- July 9, 2021
- Posted by: cmcdonald
- Categories: Uterine Fibroid Embolization (UFE), Uterine Fibroid Embolization Video, Uterine Fibroids Video, Video Library, Webinar
What are uterine fibroids?
Uterine fibroids are small benign tumors that grow within the uterus. They can originate as a single growth or in clusters. Unlike cancerous tumors, they rarely spread to other organs in the body. Fibroids can occur in different parts of the uterus and are described in four ways:
- A submucosal fibroid is underneath the inner lining of the uterus.
- A pedunculated submucosal fibroid is in the cavity of the uterus.
- The most common fibroid is an intramural fibroid, which is in the muscle layer of the uterus.
- Lastly is a subserosal fibroid. This is in the outer layer of the uterus.
Fibroids come in many different sizes. Even in the same patient, fibroids may be different sizes and found in different locations.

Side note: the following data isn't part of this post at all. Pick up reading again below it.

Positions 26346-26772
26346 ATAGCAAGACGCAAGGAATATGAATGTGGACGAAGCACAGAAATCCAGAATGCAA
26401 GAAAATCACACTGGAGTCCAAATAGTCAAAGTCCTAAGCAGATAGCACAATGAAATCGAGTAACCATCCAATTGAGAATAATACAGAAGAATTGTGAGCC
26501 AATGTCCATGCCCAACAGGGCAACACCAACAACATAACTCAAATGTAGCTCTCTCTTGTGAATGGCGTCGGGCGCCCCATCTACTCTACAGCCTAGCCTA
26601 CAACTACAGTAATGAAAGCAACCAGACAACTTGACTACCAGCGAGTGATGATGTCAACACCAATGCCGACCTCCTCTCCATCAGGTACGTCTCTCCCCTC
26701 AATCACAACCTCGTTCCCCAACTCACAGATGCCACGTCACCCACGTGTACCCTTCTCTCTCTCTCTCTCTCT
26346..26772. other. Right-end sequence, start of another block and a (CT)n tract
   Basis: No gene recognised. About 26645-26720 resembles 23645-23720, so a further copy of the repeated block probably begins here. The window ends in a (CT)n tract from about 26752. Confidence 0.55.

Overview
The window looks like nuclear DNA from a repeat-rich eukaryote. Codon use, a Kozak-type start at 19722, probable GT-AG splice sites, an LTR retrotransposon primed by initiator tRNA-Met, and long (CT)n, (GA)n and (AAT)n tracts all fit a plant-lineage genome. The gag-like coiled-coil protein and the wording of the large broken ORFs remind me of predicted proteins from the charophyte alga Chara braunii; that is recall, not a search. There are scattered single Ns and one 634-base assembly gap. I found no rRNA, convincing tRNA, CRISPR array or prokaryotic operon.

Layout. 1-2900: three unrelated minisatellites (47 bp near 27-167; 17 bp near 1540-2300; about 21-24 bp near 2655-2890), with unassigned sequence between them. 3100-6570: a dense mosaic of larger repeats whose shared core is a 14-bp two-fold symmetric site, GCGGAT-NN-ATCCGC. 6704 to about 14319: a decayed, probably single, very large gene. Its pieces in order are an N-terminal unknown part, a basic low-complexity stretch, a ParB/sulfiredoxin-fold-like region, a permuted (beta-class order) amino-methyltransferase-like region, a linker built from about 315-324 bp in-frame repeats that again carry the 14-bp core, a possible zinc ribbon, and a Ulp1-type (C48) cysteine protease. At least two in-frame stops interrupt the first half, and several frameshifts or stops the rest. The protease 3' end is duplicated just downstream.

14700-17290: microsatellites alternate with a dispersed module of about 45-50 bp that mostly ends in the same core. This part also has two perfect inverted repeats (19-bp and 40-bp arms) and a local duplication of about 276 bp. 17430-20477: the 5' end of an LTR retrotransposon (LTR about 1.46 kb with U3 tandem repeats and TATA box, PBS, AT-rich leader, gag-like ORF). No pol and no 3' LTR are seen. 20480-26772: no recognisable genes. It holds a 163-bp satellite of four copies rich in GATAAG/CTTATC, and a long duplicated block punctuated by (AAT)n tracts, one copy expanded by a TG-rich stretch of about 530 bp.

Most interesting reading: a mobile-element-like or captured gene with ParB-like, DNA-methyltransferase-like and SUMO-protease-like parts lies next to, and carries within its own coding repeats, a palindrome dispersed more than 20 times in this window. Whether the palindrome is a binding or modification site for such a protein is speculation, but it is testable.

What are the risk factors for uterine fibroids?
Risk factors for uterine fibroids include genetic and other factors. Many patients have a strong family history of fibroids and certain groups have a very high incidence of fibroids. For example, black women may have up to an 80% chance of having fibroids at some point in their lives. If their mother or grandmother had fibroids, they have an almost 99% chance of developing fibroids. Hormonal changes, including hormonal imbalances, and lifestyle choices, including poor diet, eating a lot of red meat, drinking alcohol, caffeine, or not drinking enough water, may also contribute to fibroid development.
What are the symptoms of uterine fibroids?
For patients in the 40 to 50-year-old age group, heavy menstrual bleeding is very common. Some patients with fibroids also develop spotting in between periods or develop such severe bleeding that it affects their lifestyle.
Symptoms experienced by some patients include intense pelvic cramping, pelvic pressure, or pain particularly if the fibroids are pushing on other organs. For example, the uterus is very close to the bladder which can cause an increase in the frequency of urination, the uterus can push on the spine or the upper abdomen causing severe back pain associated with menstruation, or a patient may get low energy and feel very tired due to changes in hormones.